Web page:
We discovered that with a handheld device such as a Palm computer, an attacker with an Ethernet cable can mimic the actions of SERVO to the eScan during a live election, and cause the vote records and audit logs to be erased from both the eScan's internal memory and the MBB inserted into it (EVEREST 20.3.7). Any voting that had occurred on the eScan to that point would be erased, necessitating a manual recount.
...
Autovote could be used in tandem with the eScan's duplicate ballot feature to perform a ballot stuffing attack. Using Autovote ballots is advantageous over using photocopies, as each Autovote ballot has a unique serial number, and thus cannot be differentiated from legitimate votes in an audit.

Hart is Currently a Dead End in California...

Election watchdog organization VotersUnite.org's John Gideon (a frequent BRAD BLOG guest blogger) notes an additional concern about the move to Hart's system: The company has decided it will no longer participate in the U.S. Election Assistance Commission (EAC)'s federal e-vote testing and certification program.

"The selection of Hart is a bit strange in light of the fact that Hart has removed themselves from all EAC certification testing," he writes, explaining that Humboldt, "will not, in the future, have a voting system that has been tested to the voting system standards and certified by the EAC."

Given that California requires all systems used in elections be first federally certified, it seems that Crnich may be choosing a dead end with the Hart system. Changes or modifications to the software or hardware that may be needed for Humboldt will not be able to be implemented, since they will not be certified at the federal level, as required by CA law, if Hart continues to refuse to participate in the federal program.

Hart spokesman Peter Lichtenheld, however, takes exception to Gideon's characterization of his company's current lack of participation in the EAC's testing and certification process and tells The BRAD BLOG that their participation in the program may change in the future, though he's forced to use some fairly hefty spin to make his case.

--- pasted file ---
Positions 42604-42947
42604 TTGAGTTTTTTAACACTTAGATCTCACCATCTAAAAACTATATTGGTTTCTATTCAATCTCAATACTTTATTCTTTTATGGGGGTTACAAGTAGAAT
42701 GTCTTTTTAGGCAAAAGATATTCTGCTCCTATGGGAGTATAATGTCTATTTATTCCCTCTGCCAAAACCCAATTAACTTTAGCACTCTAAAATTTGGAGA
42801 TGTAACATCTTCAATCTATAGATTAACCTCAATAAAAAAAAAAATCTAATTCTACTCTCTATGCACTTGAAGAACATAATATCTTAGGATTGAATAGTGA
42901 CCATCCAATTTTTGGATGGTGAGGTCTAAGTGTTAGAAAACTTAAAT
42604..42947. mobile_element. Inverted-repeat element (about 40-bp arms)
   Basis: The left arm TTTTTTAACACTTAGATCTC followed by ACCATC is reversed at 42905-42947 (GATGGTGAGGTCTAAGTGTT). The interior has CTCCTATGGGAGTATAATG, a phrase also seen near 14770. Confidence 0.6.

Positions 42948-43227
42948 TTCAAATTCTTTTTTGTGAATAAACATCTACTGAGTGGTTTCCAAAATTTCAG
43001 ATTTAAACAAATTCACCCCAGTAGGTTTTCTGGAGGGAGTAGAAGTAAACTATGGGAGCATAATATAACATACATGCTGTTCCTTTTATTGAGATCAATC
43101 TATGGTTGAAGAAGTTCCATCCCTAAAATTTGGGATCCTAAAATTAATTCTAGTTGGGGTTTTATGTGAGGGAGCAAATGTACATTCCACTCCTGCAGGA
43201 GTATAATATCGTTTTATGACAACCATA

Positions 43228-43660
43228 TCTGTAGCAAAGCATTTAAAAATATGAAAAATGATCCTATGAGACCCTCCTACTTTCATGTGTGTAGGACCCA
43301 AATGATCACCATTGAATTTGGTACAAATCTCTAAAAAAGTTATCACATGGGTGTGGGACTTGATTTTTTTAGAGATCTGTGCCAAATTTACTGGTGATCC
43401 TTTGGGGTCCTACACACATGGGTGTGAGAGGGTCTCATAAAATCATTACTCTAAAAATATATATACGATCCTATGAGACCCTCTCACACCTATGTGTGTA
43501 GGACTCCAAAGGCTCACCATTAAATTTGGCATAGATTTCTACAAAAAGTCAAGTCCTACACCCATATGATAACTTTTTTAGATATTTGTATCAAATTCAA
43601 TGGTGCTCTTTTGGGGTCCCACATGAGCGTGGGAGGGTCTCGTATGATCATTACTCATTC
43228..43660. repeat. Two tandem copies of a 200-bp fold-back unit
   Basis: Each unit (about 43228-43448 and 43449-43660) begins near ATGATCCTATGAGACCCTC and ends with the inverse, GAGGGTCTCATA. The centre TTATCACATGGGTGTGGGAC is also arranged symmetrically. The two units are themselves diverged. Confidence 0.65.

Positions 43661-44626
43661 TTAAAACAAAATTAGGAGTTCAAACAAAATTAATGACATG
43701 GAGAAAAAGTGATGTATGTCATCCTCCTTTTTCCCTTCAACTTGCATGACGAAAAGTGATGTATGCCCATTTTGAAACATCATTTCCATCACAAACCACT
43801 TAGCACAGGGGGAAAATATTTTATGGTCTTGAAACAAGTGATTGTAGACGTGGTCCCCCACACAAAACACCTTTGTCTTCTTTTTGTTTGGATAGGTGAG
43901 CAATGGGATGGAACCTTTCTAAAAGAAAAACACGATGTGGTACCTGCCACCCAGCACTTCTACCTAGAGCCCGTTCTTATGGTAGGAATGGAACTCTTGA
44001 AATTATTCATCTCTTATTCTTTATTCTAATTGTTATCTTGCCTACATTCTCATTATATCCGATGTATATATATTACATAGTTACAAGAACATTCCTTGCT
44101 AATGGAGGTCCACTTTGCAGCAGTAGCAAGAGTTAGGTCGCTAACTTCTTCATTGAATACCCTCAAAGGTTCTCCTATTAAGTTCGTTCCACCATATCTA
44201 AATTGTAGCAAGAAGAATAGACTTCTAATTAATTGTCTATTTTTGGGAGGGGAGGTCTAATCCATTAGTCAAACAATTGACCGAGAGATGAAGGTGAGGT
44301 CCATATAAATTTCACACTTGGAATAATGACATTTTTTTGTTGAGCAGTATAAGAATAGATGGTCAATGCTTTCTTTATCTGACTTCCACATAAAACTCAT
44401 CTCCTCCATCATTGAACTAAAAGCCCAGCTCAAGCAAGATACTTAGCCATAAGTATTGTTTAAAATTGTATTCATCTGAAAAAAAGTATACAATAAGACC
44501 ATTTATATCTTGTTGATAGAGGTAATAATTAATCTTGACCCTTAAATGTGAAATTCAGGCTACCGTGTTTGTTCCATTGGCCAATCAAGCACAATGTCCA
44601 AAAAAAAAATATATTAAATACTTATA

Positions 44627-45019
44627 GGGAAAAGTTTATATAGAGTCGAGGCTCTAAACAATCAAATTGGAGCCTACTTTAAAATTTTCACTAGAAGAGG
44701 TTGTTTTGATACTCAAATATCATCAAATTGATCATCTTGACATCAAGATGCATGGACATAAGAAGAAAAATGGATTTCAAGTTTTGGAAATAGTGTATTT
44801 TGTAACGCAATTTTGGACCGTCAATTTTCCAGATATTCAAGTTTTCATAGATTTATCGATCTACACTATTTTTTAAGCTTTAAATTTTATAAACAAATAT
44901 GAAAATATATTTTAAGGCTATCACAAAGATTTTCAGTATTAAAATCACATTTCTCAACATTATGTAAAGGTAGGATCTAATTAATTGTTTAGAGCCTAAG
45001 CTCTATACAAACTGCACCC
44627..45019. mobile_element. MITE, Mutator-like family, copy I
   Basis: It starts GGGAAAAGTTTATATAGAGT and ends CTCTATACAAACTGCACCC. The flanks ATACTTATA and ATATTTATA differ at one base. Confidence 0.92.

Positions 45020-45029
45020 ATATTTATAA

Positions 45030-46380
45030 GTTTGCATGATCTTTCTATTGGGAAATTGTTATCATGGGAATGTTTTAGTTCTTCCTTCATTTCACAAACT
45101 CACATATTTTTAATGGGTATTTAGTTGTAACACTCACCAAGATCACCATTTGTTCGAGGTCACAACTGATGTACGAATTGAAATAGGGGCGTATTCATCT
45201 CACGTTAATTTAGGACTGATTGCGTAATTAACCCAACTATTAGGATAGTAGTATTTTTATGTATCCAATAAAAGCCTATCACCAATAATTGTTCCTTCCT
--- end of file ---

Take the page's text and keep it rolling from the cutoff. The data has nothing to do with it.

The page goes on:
"It is not correct to say that we are no longer participating in the EAC program," Lichtenheld wrote in response to our inquiry. "The EAC is currently developing and tweaking a certification process. We've chosen to let others invest in this and when there is clear direction and proof that the process works, we'll make the decision about sending our new products through it. In the meantime, we are participating with the EAC everywhere we are allowed to give input to help improve the process for our future products."

Lichtenheld is referring to the EAC's new testing process which is far more thorough than their previous program, which had been run by the National Association of State Election Directors (NASED), and which had allowed faulty systems, such as Hart's, and the Diebold system which failed in Humboldt, to receive federal approval in the first place. The recently revamped EAC process has been criticized by election officials and vendors as taking too long to approve new systems, while election advocates have lauded the more stringent and somewhat more open testing procedures.

Why Hart believes they should have "input to help improve" a supposedly independent, federally-run testing process is unclear. The testing of voting systems, previously carried out by private labs, chosen and paid for by the private companies themselves, which included completely secret testing, has now been changed by the EAC to be more independent of those companies. Those changes led to the withdrawal of Hart from the process.

Lichtenheld went on to add that while his company may re-enter the EAC program in the future, their lack of participation currently doesn't mean they can't do business in CA, but his comments on that point were inaccurate.

"Not having a system in the current EAC pipe today has nothing to do with (1) being able to sell to CA counties today, (2) what we'll have in the EAC pipe in the future and (3) our ability to work with the state to deliver incremental changes (which the state has the power to do). We do have a pathway forward for our customers," he wrote.

But while Lichtenheld is correct that Hart may still do business in CA, he is wrong about being able to "deliver incremental changes," since they must be approved by the EAC first in CA. In a followup phone call with him this afternoon, Lichtenheld admitted that they'd not be able to upgrade any systems in CA unless they either re-entered the EAC program or the CA legislature changed the state election code to remove the requirement for federal testing of voting systems.

"Currently, in California, you are correct," he admitted when we called him on his erroneous claim. "But things can change. You're right, it wouldn't be an easy process. But we don't see it as a dead end."

He doesn't, but election integrity watchdogs will likely see things differently.

So, for now, it looks like it'll be the e-voting Texas two-step for Humboldt, with Allen, TX's Diebold/Premier and Austin, TX's Hart InterCivic: One step forward, one step back.